Researchers at the Ted Rogers Centre for Heart Research have developed an innovative approach to better understanding the complex signaling mechanisms underlying heart failure. A recent publication in the Proceedings of the National Academy of Sciences (PNAS) offers...
It all started with my wife noticing that, at night, while sleeping, she could hear a gurgling sound from my exhaled breath. She likened it to the ‘the sound of boiling pasta’. I felt a rattling sensation in my chest too. When I listened, I could hear a ‘pop rock’ sound. I thought it might have been walking pneumonia.
“I’ll just go across the street to the walk-in clinic and get an antibiotic. It’ll be cleared up in no time.”
This went on for a week or two. Then I was snoring. I noticed, when sleeping, it felt like someone was sitting on my chest. I couldn’t get my breath. As soon as I sat up, I was fine. The ‘last straw’, while at work, walking at a normal pace, I had to stop and catch my breath. “Okay stupid, something is going on. You better go and get this checked out”.
After some self-diagnosis, evaluating my symptoms, I saw the symptoms online to be very similar to walking pneumonia. “Ah-ha! That’s it. I know it”. A quick visit to the walk-in and I’ll be all set, so I thought. Little did I know that this was the beginning of my journey.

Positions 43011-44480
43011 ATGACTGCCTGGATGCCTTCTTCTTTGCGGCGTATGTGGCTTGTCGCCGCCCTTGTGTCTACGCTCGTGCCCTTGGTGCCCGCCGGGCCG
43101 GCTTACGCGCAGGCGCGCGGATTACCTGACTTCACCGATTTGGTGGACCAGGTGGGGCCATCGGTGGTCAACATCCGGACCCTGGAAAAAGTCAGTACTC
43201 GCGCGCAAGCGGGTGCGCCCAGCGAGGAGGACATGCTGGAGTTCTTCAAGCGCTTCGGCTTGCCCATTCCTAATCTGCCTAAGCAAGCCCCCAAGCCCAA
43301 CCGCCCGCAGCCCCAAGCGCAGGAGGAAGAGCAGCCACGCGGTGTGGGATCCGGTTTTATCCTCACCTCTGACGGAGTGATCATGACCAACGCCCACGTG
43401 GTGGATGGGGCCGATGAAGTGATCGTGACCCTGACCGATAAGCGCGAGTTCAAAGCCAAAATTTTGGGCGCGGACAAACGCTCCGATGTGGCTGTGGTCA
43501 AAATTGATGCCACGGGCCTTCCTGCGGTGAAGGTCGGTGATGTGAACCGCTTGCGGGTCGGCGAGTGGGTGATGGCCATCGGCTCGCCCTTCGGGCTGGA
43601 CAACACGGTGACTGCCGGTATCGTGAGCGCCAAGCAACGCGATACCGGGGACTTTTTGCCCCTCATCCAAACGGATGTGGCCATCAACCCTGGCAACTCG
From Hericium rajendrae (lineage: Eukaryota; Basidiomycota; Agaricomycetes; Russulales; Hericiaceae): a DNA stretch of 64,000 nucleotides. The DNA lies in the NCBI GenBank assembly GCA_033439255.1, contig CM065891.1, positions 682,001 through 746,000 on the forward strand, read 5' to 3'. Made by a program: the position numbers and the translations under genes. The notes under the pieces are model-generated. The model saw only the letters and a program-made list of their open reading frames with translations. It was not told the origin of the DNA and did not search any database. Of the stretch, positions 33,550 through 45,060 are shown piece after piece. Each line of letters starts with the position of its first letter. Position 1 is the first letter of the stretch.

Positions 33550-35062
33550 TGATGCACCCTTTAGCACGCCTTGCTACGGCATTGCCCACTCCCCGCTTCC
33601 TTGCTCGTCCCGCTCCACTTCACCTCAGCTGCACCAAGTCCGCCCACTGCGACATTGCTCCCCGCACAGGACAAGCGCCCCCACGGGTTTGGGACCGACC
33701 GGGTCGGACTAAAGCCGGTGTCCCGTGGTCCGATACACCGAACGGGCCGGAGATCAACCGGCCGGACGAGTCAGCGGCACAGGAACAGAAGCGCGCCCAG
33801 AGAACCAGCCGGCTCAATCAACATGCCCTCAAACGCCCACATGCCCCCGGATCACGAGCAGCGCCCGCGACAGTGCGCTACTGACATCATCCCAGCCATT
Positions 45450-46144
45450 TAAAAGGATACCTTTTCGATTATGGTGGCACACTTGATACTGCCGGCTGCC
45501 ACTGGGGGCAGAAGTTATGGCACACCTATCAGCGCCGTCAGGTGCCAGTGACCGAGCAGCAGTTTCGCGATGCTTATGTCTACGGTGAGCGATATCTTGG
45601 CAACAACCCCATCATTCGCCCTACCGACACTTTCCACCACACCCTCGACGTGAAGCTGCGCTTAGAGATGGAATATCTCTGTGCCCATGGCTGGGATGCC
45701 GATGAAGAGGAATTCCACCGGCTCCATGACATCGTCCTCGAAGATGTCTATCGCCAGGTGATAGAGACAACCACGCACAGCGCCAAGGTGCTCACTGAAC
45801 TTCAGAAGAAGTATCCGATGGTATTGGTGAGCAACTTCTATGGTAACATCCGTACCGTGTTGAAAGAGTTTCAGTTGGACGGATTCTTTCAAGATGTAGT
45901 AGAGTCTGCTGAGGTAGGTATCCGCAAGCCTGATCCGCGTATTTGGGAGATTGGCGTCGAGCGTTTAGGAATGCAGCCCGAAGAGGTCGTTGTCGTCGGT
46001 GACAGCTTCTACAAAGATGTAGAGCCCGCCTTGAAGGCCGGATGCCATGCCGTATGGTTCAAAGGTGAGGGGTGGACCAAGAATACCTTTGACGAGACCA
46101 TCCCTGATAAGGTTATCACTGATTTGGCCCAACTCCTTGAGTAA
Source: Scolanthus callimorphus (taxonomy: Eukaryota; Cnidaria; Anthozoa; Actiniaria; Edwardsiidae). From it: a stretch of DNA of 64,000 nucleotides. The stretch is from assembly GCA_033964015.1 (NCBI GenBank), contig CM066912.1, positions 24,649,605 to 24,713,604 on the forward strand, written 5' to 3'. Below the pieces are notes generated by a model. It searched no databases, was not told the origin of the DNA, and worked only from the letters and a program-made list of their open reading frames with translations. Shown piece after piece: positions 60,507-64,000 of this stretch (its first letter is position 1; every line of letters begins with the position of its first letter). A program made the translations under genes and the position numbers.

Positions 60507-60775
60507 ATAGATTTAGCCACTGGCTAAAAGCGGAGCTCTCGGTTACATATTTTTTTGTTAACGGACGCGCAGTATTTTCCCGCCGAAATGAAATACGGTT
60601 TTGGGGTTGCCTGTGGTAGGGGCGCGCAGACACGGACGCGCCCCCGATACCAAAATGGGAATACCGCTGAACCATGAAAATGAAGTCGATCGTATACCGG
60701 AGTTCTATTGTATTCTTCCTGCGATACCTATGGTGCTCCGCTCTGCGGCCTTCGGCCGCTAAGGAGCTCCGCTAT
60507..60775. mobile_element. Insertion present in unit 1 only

I asked what qualifies me as an article contributor to this site? I read about how people with congestive heart failure have a much more difficult time than I am currently experiencing.
Everyone’s journey is different. There are people who have been on this journey for much longer period of time. There are others who have just started this journey. I have only been on this journey since November 2015.
Compared to less than a year ago, my life now is entirely different – a 180º shift, to borrow from a popular colloquialism, that is relative to only me. So, that is the perspective that I am only qualified to discuss.
And I will relay my journey as a patient with heart failure in a series of stories on this site.